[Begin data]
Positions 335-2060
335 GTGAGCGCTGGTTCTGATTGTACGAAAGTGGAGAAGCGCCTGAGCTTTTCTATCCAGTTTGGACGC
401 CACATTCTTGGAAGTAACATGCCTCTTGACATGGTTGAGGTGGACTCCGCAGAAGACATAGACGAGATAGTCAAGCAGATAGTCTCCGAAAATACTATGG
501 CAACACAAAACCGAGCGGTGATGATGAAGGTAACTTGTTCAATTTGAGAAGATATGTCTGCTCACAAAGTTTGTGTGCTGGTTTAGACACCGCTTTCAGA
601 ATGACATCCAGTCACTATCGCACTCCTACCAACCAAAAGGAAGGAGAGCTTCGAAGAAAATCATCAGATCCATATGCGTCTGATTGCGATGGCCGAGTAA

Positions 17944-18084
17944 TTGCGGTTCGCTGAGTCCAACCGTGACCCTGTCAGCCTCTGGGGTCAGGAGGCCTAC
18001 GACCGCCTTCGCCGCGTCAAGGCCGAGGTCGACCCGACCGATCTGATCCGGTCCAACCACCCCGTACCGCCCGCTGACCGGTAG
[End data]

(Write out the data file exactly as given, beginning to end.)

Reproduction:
Positions 335-2060
335 GTGAGCGCTGGTTCTGATTGTACGAAAGTGGAGAAGCGCCTGAGCTTTTCTATCCAGTTTGGACGC
401 CACATTCTTGGAAGTAACATGCCTCTTGACATGGTTGAGGTGGACTCCGCAGAAGACATAGACGAGATAGTCAAGCAGATAGTCTCCGAAAATACTATGG
501 CAACACAAAACCGAGCGGTGATGATGAAGGTAACTTGTTCAATTTGAGAAGATATGTCTGCTCACAAAGTTTGTGTGCTGGTTTAGACACCGCTTTCAGA
601 ATGACATCCAGTCACTATCGCACTCCTACCAACCAAAAGGAAGGAGAGCTTCGAAGAAAATCATCAGATCCATATGCGTCTGATTGCGATGGCCGAGTAA

Positions 17944-18084
17944 TTGCGGTTCGCTGAGTCCAACCGTGACCCTGTCAGCCTCTGGGGTCAGGAGGCCTAC
18001 GACCGCCTTCGCCGCGTCAAGGCCGAGGTCGACCCGACCGATCTGATCCGGTCCAACCACCCCGTACCGCCCGCTGACCGGTAG